Godly Violence in the Puritan Atlantic World, 1636–1676
Title Details

332 Pages

23.4 x 15.6 cm

5 maps, 3 b/w illus.

Imprint: Boydell Press

Godly Violence in the Puritan Atlantic World, 1636–1676

A Study of Military Providentialism

by Matthew Rowley

  • Description
  • Contents
  • Author
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A rich analysis of the mindset of Puritans and of their theology which justified military action and acts of killing.

This book recounts Puritan struggles for military dominance and for an authoritative interpretation of God's agency in war. It asks: What did Puritans say was God's will in warfare; and how did they claim to know? It applies the term 'military providentialism' to this attempt to understand God's will and agency in war; and the term 'godly violence' to an act of killing that was deemed to be both just and holy. The book explores these themes by examining Puritan warfare against four groups: Native Americans, royalist Episcopalians, Irish Catholics and Scottish Presbyterians. It employs a wide range of printed and archival sources: sermons, treatises, official documents, newsbooks, letters, diaries, poems and objects related to material culture; and considers private providential interpretations written by obscure individuals alongside published works by more prominent people. Overall, the book provides a rich analysis of the mindset which sustained Puritan political theology and military action at the time when Puritans were at the height of their power on both sides of the Atlantic.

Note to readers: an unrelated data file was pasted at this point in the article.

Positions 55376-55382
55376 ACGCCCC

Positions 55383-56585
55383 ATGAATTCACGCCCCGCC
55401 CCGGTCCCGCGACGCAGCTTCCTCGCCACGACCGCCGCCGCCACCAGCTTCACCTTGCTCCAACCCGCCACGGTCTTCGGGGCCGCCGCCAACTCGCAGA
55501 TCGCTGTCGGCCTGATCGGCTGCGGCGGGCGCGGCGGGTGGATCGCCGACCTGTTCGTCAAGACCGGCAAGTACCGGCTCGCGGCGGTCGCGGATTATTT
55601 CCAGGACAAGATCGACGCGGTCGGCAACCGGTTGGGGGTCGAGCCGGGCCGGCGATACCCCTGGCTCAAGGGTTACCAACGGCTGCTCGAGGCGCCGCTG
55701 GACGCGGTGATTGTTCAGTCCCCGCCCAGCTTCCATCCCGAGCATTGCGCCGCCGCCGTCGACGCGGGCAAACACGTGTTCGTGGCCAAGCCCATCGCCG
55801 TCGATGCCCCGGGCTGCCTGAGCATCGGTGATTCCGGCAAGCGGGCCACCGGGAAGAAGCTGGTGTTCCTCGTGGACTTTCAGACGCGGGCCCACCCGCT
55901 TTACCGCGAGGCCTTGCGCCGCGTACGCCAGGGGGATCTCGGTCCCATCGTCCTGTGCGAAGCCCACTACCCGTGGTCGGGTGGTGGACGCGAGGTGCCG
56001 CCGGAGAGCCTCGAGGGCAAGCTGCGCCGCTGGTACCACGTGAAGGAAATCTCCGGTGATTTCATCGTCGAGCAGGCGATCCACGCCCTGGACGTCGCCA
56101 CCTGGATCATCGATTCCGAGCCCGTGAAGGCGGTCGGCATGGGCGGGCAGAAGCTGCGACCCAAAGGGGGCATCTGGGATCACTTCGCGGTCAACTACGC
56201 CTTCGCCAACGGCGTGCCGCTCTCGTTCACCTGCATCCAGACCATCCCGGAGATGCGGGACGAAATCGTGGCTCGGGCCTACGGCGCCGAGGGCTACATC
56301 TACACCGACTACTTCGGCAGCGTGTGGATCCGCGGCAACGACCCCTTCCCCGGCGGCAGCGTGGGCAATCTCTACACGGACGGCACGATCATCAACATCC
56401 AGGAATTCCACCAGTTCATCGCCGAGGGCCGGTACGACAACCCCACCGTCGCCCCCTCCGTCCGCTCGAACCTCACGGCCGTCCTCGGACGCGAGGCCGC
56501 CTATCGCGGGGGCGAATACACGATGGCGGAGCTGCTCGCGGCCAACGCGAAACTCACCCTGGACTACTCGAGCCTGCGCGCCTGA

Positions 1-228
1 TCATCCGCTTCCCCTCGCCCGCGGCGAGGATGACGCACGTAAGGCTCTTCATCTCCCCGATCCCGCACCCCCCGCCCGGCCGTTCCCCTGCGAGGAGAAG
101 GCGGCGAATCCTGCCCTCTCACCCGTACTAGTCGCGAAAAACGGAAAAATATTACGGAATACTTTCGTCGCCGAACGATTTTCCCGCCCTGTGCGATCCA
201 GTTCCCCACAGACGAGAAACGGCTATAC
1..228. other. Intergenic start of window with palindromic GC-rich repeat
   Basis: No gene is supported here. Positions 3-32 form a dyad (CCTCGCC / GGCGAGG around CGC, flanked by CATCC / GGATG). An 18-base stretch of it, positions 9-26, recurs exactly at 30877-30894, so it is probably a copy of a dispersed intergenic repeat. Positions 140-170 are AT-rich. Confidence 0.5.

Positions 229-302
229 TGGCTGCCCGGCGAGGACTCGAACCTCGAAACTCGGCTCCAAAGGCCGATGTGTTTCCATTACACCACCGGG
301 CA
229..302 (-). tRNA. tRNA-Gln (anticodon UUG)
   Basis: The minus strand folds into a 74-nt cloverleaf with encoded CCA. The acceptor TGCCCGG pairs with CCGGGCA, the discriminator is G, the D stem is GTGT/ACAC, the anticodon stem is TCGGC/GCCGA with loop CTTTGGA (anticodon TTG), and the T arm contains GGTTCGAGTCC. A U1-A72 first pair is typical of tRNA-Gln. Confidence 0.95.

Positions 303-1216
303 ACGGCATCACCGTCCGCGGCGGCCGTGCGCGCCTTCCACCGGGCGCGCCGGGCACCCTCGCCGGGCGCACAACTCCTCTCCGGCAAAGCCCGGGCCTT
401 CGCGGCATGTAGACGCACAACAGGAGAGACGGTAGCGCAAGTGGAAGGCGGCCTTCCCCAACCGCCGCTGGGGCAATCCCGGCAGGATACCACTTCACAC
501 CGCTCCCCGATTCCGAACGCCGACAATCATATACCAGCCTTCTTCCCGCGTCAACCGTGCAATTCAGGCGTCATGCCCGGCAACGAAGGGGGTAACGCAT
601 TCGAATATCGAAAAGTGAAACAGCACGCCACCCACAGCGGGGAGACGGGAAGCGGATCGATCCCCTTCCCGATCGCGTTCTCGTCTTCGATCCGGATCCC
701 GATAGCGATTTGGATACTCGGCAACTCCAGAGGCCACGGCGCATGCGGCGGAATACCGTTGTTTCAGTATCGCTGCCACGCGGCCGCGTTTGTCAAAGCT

List of Images
Acknowledgements
List of Abbreviations
Conventions

1. Puritan Theology and the Pressure of War
2. Military Providentialism
3. Godly Violence

PART I: DAWN
4. Mystic Massacre (1637): 'Divine Slaughter by the Hand of the English'
5. Naseby (1645): 'Non nobis Domine, non nobis'

PART II: DAY
6. Drogheda (1649): 'Christ begins to reign as a Man of Blood'
7. Dunbar (1650): 'An Achan in the Scots Army'

PART III: DUSK
8. Great Swamp Fight (1675): 'Terrible things in righteousness'
9. Conclusion: Cross Conflict Comparison
10. Afterword: A Candle in the Dark

Bibliography
Matthew Rowley is a Visiting Assistant Professor of History at Fairfield University.
"Godly Violence is a timely exploration of the powerful religious convictions that underpinned military conflict in the puritan Atlantic world. By probing the passionate zeal of those who fought in the name of God in seventeenth-century Britain and its colonies, Matthew Rowley's book illuminates anew the enduring connections between theology and war." ALEXANDRA WALSHAM, Professor of Modern History, University of Cambridge
"Ranging across American, English, Irish and Scottish history, Matthew Rowley gives us a masterful treatment of that eternally challenging question: can religion be used to justify violence?" ALAN FORD, Emeritus Professor of Theology, University of Nottingham

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February 2024

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Title Details

332 Pages

2.34 x 1.56 cm

5 maps, 3 b/w illus.

Imprint: Boydell Press